Customer service will drive growth at NS, CEO Squires tells employees
Norfolk Southern in 2017 is focused on driving customer service improvements and growing the business, CEO Jim Squires told Atlanta employees at a Feb. 10 town hall meeting.
“The stage is set, the foundation is built,” Squires said. “We are ready to grow.”
NS has a number of customer service initiatives underway, including investments in technologies to improve the way the company engages and communicates with customers.
“Many of you will be involved in these initiatives, whether you are on the marketing team, whether you’re part of operations, or whether you’re part of information technology,” he said. “We’re all a part of that service team, and we’re going to focus on driving service and growing business this year.”
Efficient operations lead to increased profitability
Marta Stewart, executive vice president finance and chief financial officer, joined Squires and reviewed the company’s 2016 financial performance. She highlighted employee efforts that helped NS achieve an all-time best 68.9 percent operating ratio, a measure of expense control closely watched by Wall Street.
Despite a decline in freight volume in 2016, resulting in a $623 million year-over-year decline in railway operating revenues, NS improved its profitability. Income from railway operations in 2016 increased by $190 million versus 2015. That remarkable achievement, Stewart said, was largely a result of employees finding ways to operate more efficiently and reduce costs while maintaining high service levels.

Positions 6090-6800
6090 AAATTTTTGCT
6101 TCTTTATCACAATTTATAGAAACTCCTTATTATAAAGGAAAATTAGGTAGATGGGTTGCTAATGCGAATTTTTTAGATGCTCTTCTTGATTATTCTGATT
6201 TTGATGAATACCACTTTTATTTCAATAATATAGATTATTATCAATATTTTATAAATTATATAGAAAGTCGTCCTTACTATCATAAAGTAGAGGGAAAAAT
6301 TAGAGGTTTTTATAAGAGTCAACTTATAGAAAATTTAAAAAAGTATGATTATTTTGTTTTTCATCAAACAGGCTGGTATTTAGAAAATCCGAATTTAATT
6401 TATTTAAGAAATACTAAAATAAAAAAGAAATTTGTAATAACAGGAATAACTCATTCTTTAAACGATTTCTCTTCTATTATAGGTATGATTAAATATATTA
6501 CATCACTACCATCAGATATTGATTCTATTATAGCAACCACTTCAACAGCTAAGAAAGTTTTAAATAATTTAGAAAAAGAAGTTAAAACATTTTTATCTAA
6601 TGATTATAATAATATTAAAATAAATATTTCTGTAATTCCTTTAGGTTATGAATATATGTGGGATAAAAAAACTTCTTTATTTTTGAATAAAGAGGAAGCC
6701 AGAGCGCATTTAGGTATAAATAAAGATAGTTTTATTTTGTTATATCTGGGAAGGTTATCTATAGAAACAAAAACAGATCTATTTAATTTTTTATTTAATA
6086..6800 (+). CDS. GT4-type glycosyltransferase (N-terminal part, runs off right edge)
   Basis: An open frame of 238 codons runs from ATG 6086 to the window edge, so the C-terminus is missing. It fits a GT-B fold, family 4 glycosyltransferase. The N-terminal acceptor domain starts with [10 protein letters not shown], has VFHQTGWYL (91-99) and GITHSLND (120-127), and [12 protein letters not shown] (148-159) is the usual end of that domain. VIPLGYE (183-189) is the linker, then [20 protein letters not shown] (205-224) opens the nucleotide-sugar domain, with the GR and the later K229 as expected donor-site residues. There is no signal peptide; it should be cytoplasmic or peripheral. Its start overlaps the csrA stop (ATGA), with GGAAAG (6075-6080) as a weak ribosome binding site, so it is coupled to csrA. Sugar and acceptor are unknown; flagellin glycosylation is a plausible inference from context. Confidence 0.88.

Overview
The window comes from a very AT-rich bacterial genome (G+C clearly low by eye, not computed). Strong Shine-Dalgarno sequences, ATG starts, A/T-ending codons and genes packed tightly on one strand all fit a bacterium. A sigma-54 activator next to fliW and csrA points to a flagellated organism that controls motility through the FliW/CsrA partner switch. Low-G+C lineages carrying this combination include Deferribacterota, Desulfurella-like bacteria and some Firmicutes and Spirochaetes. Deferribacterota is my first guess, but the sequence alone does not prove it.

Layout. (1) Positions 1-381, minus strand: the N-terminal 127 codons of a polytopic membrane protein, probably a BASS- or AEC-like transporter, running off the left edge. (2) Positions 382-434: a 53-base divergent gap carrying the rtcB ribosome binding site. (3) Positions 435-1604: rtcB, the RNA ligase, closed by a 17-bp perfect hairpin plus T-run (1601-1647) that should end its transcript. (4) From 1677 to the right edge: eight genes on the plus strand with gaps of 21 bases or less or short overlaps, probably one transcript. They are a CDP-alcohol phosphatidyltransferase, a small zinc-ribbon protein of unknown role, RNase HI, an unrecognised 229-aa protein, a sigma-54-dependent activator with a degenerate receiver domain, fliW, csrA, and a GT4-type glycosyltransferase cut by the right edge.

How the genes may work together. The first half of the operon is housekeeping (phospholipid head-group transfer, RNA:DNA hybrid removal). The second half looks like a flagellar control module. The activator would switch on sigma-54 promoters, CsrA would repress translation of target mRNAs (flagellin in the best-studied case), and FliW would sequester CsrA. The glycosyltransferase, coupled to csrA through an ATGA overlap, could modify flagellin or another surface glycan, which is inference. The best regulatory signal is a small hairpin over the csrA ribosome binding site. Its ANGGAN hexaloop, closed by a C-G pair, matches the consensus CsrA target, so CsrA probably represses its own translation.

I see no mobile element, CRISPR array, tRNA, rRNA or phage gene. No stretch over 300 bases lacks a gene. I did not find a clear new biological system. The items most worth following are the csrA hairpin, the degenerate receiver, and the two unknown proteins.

“In a year with declining volumes, the railroad usually doesn’t make more money, but we did,” she said. Weak commodity prices and a sluggish industrial economy in 2016 challenged the entire U.S. freight rail industry.
Service is key to business growth
Squires thanked employees for improving network performance in 2016 and for providing industry-leading service that met and exceeded customer expectations.
“That was a key to our strategy, and it will be going forward,” he said. “The charge last year was to reduce spending but to keep service at a high level, and that’s exactly what we did. I understand that was no small feat, because we were asking you to cut in many different areas but to keep service at that level, and you did it. So, I really appreciate that.”
Cost control will remain important as NS aims for an operating ratio below 65 by 2020. Service, however, is the “key to long-term success for this company,” Squires said.
“Our service level is the platform on which we build growth in the future,” he said. “By and large, people are happy with our service right now, so we need to make sure that whatever else we do, we keep that.”
With a theme of “Join the Conversation,” the town hall was the fourth in a series that Squires is hosting with members of his senior management team to discuss NS’ challenges and opportunities with employees. This gathering gave employees a chance to learn more about Stewart and the experience and diversity she brings to NS.